So back along the streets, back through the bazaar to lunch, at the Sharzeh Traditional Restaurant in Vakil Street; as with so many Iranian restaurants it seems, this is downstairs, and is very popular with locals. There is a renowned salad bar with amazing spread, which would have satisfied me for lunch - but they make me a huge plate of stir fried vegetables - very tasty but just too much and a little boring after a while. Nevertheless a good place to eat. 

plates in the bazaar

Saturday, 26 November 2016

Iran: A Persian Odyssey - we arrive in Shiraz

Wednesday 19th October; the day our trip to Iran with McCabe Travel begins. 

street scene Shiraz 
tobacco for sale
 We have been looking forward to this with eager anticipation for so long. The ladies of our 20 strong group have been agonizing for weeks over what they can wear - to make sure they comply with the strict hijab rules imposed by the Islamic Republic of Iran. We all have our varied and colourful headscarves, with a mix of tunic dresses, long shirts and trousers, the idea being that arms and legs must be covered, and body contours not accentuated in figure hugging clothes. I am comfortable in a mixture of my sons' longer shirts and my own mid-thigh to knee length long sleeved tunic dresses over a mixture of baggy cotton trousers I bought in Cambodia a couple of years ago and a pair of denim jeans. Others wear Indian style tunics and trousers in the Salwar Kameez style or similar and look smarter than any of the rest of us. The men are lucky - short sleeved T shirts and jeans seem acceptable everywhere - although sleeveless T shirts would not be normally allowed in mosques for example.
street scene Shiraz
British Airways have only just announced a resumption of direct flights so we go by Turkish Airlines from Heathrow to Shiraz with a change in Istanbul - an overall travel time of about 10 hours. London is three and a half ahead of Tehran. Although the journey seems long and tedious in no way can this be blamed on Turkish Airlines who look after us very well. The veggie option is excellent on both planes and I enjoy watching Maggie Smith in Alan Bennett's The Lady in the Van - an excellent film which helps while away some of the time. Coming through customs at Shiraz airport is somewhat chaotic with little orderly queuing - but we all get through the security here eventually, are met by our superb guide Ali and are soon introduced to our equally splendid - and incredibly handsome driver Mori.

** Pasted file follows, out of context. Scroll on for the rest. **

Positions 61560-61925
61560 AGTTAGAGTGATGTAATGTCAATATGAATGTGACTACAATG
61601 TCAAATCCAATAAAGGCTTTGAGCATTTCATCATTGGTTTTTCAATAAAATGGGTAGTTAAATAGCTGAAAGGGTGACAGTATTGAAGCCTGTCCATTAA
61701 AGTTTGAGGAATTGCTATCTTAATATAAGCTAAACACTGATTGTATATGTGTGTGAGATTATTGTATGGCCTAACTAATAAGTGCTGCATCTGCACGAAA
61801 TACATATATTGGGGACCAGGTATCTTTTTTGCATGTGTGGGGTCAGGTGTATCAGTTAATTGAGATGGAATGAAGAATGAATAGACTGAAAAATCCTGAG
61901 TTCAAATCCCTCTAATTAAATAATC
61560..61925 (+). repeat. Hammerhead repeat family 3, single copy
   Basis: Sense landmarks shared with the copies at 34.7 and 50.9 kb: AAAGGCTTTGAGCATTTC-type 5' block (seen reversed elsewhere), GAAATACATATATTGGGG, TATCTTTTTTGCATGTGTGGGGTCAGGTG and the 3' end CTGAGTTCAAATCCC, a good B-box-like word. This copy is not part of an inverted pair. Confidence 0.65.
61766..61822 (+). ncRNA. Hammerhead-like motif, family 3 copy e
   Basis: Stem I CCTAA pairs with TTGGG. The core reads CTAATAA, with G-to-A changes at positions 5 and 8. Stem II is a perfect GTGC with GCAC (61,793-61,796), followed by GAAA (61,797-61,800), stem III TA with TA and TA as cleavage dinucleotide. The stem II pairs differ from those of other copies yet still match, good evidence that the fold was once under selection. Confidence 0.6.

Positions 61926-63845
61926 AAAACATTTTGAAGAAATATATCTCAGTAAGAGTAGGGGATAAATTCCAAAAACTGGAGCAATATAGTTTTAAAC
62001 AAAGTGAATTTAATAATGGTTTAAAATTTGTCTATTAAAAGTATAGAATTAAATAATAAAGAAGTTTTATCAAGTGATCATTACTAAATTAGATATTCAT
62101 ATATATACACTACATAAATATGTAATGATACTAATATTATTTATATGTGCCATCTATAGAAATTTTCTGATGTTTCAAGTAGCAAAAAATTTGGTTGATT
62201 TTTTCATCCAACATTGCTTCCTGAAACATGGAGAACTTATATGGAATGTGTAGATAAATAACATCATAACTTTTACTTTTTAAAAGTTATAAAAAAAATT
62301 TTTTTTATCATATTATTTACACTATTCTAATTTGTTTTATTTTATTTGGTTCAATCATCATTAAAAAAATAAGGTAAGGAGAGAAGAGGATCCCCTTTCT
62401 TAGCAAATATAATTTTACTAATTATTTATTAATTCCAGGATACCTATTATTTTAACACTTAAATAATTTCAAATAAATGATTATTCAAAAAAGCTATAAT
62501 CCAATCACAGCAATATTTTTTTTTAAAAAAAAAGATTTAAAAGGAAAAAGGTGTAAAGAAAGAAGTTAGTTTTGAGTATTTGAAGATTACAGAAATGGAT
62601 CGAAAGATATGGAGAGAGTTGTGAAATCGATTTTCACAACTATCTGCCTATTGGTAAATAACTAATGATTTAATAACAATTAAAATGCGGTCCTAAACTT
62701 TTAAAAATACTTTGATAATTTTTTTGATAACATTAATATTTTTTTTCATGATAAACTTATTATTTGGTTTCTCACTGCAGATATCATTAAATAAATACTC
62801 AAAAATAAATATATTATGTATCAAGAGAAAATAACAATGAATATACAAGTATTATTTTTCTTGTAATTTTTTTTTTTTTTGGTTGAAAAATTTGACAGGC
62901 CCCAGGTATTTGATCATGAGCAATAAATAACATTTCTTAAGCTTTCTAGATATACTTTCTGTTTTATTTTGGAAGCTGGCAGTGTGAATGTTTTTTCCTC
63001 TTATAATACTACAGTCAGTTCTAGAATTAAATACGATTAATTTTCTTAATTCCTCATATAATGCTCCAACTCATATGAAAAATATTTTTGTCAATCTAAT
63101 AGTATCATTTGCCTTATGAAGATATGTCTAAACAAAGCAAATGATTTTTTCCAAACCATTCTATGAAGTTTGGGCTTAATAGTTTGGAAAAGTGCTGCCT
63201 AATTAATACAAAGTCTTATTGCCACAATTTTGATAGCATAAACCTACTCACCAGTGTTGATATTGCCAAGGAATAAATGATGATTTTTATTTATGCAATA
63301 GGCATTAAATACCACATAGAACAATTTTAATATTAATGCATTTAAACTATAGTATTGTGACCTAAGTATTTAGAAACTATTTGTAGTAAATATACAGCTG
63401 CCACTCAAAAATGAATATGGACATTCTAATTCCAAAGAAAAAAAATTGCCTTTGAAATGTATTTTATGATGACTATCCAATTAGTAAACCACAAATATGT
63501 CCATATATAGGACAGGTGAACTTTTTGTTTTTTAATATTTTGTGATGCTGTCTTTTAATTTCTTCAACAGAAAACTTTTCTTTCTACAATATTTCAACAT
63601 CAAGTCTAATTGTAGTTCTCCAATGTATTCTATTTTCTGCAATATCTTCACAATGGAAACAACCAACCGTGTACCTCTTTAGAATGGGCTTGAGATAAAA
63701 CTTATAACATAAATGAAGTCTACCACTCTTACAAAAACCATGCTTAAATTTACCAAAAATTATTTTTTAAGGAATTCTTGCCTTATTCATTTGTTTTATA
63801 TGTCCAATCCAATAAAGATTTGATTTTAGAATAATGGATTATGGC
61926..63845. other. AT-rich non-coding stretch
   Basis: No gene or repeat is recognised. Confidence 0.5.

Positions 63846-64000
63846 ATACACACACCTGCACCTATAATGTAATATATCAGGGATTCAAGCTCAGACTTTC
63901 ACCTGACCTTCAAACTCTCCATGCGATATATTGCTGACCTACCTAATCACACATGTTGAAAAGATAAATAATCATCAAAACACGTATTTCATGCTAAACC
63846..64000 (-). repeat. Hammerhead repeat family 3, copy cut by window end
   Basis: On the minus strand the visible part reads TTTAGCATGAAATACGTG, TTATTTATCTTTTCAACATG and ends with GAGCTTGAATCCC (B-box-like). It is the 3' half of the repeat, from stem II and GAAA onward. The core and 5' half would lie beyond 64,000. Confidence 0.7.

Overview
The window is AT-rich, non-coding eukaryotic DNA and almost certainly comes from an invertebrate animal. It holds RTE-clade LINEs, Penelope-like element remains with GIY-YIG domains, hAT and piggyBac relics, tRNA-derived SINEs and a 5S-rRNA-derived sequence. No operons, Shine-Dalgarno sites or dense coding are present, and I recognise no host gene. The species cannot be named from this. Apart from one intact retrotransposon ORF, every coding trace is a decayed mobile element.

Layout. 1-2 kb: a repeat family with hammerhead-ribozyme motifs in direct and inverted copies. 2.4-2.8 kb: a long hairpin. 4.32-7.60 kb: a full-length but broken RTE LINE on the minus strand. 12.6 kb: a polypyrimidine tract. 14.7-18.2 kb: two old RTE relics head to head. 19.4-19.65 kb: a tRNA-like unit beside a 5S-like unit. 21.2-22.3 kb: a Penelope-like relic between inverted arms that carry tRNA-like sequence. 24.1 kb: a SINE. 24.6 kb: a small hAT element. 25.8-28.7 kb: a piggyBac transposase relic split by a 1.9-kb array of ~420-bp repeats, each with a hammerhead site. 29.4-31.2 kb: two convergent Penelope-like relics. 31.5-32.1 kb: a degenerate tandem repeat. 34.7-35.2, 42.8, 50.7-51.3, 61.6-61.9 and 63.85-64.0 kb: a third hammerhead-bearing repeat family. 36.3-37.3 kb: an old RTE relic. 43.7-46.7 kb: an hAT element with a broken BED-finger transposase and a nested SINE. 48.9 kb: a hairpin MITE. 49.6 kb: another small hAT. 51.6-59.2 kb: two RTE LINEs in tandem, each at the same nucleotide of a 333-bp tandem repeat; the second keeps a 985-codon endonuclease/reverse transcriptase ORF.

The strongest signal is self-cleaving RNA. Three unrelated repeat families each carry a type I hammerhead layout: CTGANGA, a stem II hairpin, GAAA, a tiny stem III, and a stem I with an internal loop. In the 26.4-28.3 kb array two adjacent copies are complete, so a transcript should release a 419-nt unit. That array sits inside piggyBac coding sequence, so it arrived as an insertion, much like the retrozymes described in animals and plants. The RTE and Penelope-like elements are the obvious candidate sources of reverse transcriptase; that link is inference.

shiraz bazaar
Driving through the streets of Shiraz at midnight there are many pavement shops, still very active at this late hour. We finally arrive at our hotel Homa in Shiraz at 1 am - all incredibly travel weary - for a short sleep before being up again at 7am for breakfast, an introductory group meeting and off at 10.30 in the coach for a city tour. And so much to see in the days ahead as we explore Shiraz before traveling Northwards over eleven days via Persepolis to Yazd, Isfahan, Kashan and Tehran, and seeing much more besides along the way. 

Wednesday, 2 November 2016

Iran: A Persian Odyssey

I have just returned from an amazing trip to Iran, touring from Shiraz in the South to Tehran in the North via Yazd, Esfahan (surely one of the most beautiful cities in the world), and Kashan, seeing wonderful sights all along the way. Watch this space as I hope to begin posting a detailed blog of my experiences and share many photos before too long.